Good morning. It¹s good to be home on this Father¹s Day with my girls, and
it¹s an honor to spend some time with all of you today in the house of our
Lord. . . 

. . . .Of all the rocks upon which we build our lives, we are reminded today
that family is the most important. And we are called to recognize and honor
how critical every father is to that foundation. They are teachers and
coaches. They are mentors and role models. They are examples of success and
the men who constantly push us toward it.

But if we are honest with ourselves, we¹ll admit that what too many fathers
also are is missing ‹ missing from too many lives and too many homes. They
have abandoned their responsibilities, acting like boys instead of men. And
the foundations of our families are weaker because of it.

    You and I know how true this is in the African-American community. We
know that more than half of all black children live in single-parent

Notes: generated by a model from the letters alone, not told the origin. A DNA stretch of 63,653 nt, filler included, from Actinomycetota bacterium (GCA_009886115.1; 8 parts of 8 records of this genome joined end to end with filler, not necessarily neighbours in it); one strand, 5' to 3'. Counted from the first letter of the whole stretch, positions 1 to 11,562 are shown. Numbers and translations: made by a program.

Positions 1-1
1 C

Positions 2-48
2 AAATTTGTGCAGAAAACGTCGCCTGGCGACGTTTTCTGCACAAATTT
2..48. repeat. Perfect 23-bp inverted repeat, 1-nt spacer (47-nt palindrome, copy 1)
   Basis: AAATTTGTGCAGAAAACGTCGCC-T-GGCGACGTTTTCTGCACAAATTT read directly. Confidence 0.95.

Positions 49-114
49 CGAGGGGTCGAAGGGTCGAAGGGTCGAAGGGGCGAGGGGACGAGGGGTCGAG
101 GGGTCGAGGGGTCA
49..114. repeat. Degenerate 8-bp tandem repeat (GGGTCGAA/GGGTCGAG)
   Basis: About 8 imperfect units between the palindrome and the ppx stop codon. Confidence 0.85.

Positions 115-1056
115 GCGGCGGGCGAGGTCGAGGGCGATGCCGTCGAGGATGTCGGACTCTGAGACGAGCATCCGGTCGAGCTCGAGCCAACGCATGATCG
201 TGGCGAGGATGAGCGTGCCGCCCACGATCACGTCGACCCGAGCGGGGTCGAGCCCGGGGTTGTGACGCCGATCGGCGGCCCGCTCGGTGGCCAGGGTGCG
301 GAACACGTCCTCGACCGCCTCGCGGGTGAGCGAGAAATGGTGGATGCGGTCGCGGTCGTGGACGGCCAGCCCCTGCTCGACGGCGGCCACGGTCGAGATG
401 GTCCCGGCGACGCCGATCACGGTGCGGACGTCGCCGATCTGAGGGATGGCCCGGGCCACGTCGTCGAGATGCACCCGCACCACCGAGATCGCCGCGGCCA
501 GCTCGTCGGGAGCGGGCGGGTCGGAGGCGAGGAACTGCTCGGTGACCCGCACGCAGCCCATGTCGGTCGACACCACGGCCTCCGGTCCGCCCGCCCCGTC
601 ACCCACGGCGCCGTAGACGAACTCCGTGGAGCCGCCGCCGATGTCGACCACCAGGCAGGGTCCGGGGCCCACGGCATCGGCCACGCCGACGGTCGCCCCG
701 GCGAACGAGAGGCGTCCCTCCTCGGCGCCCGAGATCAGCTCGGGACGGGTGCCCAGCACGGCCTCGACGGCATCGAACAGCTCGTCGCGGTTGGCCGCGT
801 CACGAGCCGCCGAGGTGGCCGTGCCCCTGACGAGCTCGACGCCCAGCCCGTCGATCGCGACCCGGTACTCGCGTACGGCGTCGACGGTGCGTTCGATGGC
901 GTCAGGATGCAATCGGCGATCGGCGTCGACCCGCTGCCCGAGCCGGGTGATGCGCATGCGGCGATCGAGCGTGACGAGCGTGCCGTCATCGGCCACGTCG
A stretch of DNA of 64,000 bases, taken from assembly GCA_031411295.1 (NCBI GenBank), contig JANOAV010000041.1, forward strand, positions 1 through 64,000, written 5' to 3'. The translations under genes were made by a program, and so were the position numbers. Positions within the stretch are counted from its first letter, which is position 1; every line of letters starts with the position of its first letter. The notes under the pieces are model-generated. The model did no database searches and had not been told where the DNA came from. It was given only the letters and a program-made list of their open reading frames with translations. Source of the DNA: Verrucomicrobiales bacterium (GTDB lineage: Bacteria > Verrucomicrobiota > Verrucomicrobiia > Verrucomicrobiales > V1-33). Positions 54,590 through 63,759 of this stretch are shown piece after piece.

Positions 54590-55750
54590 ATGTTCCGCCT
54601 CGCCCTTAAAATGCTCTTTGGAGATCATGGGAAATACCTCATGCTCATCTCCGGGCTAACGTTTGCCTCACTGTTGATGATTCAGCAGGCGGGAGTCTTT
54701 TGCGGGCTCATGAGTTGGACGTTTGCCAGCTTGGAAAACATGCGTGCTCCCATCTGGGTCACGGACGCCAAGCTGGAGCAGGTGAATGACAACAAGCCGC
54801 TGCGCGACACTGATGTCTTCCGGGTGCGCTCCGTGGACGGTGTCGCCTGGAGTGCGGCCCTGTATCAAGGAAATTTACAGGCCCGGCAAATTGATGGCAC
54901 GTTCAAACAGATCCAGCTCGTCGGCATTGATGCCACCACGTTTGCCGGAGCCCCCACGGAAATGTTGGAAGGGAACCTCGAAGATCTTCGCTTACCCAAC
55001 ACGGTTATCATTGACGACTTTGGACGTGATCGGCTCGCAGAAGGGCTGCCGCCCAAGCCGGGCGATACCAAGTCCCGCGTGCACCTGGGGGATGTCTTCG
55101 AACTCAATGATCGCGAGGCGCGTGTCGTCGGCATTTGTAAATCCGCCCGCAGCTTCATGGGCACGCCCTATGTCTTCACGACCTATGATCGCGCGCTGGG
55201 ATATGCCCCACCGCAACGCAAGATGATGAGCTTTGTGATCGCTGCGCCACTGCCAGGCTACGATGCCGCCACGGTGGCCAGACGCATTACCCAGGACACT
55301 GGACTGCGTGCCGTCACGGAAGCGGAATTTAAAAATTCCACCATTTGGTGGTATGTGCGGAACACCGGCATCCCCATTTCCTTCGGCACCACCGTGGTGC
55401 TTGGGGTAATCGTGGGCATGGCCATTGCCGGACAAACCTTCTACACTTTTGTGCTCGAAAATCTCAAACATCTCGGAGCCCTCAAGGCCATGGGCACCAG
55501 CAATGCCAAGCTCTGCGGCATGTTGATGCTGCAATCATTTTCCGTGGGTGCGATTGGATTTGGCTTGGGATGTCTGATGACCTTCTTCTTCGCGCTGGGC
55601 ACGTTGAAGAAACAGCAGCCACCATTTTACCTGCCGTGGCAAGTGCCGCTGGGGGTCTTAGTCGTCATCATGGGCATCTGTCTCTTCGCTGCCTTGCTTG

households, a number that has doubled ‹ doubled ‹ since we were children. We
know the statistics ‹ that children who grow up without a father are five
times more likely to live in poverty and commit crime; nine times more
likely to drop out of schools and twenty times more likely to end up in
prison. They are more likely to have behavioral problems, or run away from
home, or become teenage parents themselves. And the foundations of our
community are weaker because of it.

    How many times in the last year has this city lost a child at the hands
of another child? How many times have our hearts stopped in the middle of